best new york times corrections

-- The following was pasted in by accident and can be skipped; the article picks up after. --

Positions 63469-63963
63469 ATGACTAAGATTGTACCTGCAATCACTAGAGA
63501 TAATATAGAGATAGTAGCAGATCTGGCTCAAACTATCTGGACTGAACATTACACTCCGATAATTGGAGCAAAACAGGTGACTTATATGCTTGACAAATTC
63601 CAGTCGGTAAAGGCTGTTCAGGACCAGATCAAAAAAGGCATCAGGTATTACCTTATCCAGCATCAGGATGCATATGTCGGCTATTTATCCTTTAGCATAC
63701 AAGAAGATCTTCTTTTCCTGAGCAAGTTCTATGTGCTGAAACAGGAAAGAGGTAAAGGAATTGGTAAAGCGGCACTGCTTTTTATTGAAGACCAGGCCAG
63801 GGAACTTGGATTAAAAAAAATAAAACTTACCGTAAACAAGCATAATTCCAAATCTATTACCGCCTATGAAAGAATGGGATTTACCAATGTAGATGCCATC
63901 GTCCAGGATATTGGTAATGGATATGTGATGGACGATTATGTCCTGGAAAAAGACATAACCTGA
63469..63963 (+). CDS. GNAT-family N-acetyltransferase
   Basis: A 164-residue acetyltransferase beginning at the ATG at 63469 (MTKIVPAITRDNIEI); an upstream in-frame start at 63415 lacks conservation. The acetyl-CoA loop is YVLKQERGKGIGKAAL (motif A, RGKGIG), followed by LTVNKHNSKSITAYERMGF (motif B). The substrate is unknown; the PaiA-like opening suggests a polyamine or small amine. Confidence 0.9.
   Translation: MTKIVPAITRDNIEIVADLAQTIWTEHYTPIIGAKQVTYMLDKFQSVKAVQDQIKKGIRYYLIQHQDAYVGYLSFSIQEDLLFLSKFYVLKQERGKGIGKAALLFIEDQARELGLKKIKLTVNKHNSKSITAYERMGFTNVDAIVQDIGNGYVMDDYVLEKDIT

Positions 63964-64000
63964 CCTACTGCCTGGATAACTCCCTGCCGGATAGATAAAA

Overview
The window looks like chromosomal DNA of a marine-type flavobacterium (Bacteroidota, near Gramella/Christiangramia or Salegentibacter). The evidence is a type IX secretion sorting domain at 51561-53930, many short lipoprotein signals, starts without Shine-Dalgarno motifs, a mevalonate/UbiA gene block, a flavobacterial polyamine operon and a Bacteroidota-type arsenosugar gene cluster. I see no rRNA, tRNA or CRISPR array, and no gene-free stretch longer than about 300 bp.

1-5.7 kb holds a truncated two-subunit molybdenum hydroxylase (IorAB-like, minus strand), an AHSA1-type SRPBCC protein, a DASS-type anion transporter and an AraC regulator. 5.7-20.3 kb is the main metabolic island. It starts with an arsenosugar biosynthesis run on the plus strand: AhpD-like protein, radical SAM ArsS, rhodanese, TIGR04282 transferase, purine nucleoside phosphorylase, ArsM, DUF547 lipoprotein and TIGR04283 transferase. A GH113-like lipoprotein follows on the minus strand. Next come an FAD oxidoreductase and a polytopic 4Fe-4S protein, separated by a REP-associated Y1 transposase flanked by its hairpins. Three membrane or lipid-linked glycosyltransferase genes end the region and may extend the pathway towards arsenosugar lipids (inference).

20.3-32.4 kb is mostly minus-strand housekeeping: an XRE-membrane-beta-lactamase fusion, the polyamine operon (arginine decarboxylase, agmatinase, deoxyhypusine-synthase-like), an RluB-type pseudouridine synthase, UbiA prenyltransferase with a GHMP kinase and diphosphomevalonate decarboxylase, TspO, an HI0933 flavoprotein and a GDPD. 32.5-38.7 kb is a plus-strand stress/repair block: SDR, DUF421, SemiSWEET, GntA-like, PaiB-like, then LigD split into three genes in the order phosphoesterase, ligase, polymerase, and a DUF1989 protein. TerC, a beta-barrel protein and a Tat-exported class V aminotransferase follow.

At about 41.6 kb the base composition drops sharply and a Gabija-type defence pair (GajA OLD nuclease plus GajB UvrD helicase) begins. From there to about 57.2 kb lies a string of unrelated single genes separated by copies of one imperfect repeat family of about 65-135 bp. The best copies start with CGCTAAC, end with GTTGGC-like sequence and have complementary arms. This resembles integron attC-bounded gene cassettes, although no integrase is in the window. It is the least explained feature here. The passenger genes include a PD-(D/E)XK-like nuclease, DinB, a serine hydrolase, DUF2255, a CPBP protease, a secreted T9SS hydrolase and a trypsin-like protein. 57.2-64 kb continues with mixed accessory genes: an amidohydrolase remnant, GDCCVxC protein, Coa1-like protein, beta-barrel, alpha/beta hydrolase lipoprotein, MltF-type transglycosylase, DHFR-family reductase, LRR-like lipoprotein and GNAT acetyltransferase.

He will not be cooking food for attendees. A report last Sunday about the wedding of Samantha McCluskey and … Orcrist was not, as Dickey had said, the name of the sword used by Bilbo Baggins in the Misty Mountains in “The Hobbit.” Orcrist was the sword used by the dwarf Thorin Oakenshield in the book. Does democracy grow back like the limb of a starfish? Slingshots are used to launch birds to destroy pigs and their fortresses, not to shoot down the birds. VOWS . Because of an editing error, an earlier version of this article misstated the number of bacteria per square inch on the average toilet seat. For reference, there are about 71 grams of sodium in about two-thirds of a cup of pure table salt. Finally, the article misspelled the German city that is the brand’s namesake; it is Kassel, not Kassl. The same review incorrectly identified the character who falls into a vat of broth; it is a spy from an atheist organization, not a monkey or Sampath in the form of a guava. The Times welcomes complaints about errors that warrant correction. Corrections that appeared in print on Saturday, Nov. 7, 2020. Corrections that appeared in print on Friday, Nov. 6, 2020. Corrections that appeared in print on Thursday, Nov. 5, 2020. Corrections that appeared in print on Wednesday, Nov. 4, 2020. Under President Trump, agencies have eased bans on Wall Street risk-taking and loosened consumer protections and anti-discrimination laws. An earlier version of this article incorrectly described Peter Shire’s holiday open house. An earlier version of this article misstated the kind of seeds on Whopper buns. Brock says the corrections are best read in “the serious Times voice.”. The New York Times was forced to issue a major correction this week after an article attacking the President’s recently passed tax plan was proven wildly incorrect; falsely claiming a middle-income couple would owe nearly $4,000 more in federal taxes instead of actually receiving a refund. The article also misidentified when the brand was launched; it was last June, not September. On the other hand, we also added a “million” where one didn’t belong — much to the relief of readers of this correction. Each day of 2019, the journalists of The New York Times strove to bring readers information about the world clearly, concisely and — most important of all — correctly. An earlier version of this briefing misattributed a joke in the item on late-night comedy. They are sesame seeds, not poppy seeds. In honor of the correction on a 'Shining' correction … By Simon Romero, Miriam Jordan and Michael Wines. An article on Thursday about Hurricane Zeta misstated the Greek letters that would be used to identify the next three named storms of the 2020 Atlantic cyclone season. Perhaps the New York Times thought its Nov. 21 article “Fear of Kim Kardashian’s Derriere” would go viral. It was Meghan, Duchess of Sussex — not Prince Harry — who said, “We’re still trying to figure that out.”. It is two dozen black, two dozen beige and two dozen white, not two thousand of each. It is of a plastic bag, not a toilet seat. “We should definitely update that book—or start a Hall of Fame,” he writes. An earlier version of this briefing said that the widely remembered story about the Soviet leader Nikita Khrushchev banging his shoe during a 1960 address at the U.N. probably didn’t happen. An earlier version of this article misattributed a quotation. dominance. January 21, 2019. Maricopa County spawned the careers of Republican hard-liners like Joe Arpaio. Some corrections might have made a reader wonder how on earth the miscommunication happened in the first place. Corrections that appeared in print on Friday, Oct. 30, 2020. But other corrections left us red-faced — and left readers chuckling. And called into question a particular historic episode of shoe-banging. He said the book would not be a “pumped up” version of the article; he did not say that it would not be a “pimped out” version of the article. For example, this from Oct. 26, 2011: The Books of The Times review on Saturday, about “Steve Jobs,” by Walter Isaacson, described “Angry Birds,” a popular iPhone game, incorrectly. Acting Executive Deputy Commissioner Daniel F. Martuscello III receives the New York Corrections and Youth Services Association's Rutherford B. Hayes Founder's Award. An earlier version of this article misstated the location of a pride parade in which James Schwartz, a former member of an Amish community, participated. All kinds of Americans have turned their back on the destructive war on drugs. We read and write poetry because we are members of the human race,” were said by a character in the movie “Dead Poets Society,” not by Walt Whitman. An article on Thursday about the expected guilty plea of David Correia, a business partner of Lev Parnas, an associate of Rudolph W. Giuliani who was indicted on federal campaign finance charges, misstated Mr. Correia’s age. Keith Collins, Ford Fessenden, Lazaro Gamio, Rich Harris, John Keefe, Denise Lu, Eleanor Lutz, Amy Schoenfeld Walker, Derek Watkins. An earlier version of this article misidentified the subject of a sculpture by Jonathan Lyndon Chase. Inside the front page of each day’s paper, The New York Times scrupulously corrects mistakes from past editions. For newspaper delivery questions: 1-800-NYTIMES (1-800-698-4637) or e-mail email@example.com. Get lost in a book today at Barnes & Noble®. Here are some of our most notable corrections of 2019. While Brandon James Gwinn, the evening’s music director, shared hosting duties with the vocalist Anne Fraser Thomas, he did not introduce the Bunnies nor did he suggest that a conga line might be forming and urge people to take pictures. We were visited this year, in February, by the curse of the late-night Jimmy mix-up. He is Justin Salzl, not Salz. (Bilbo Baggins’s sword was called Sting.). They shouted “aarigaa” at each other—an Inupiaq word meaning “very good.” The captain did not shout, and the crowd did not respond, “Ah ah ha!”. In honor of the correction on a 'Shining' correction that went viral, Josh Dzieza finds more treasures. It is Sampath, not Sanpath. The article misidentified the founders of Kassl Editions; they are Ilse Cornelissens, Tim Van Geloven, Bart Ramakers, Charlotte Schreuder and Christian Salez, not a 10-person team including Gijsje Ribbens and Merel van den Bergh. An article on Wednesday about the use of conservative judicial appointments as an … By Keith Collins, Ford Fessenden, Lazaro Gamio, Rich Harris, John Keefe, Denise Lu, Eleanor Lutz, Amy Schoenfeld Walker, Derek Watkins and Karen Yourish. The lines, “We don’t read and write poetry because it’s cute.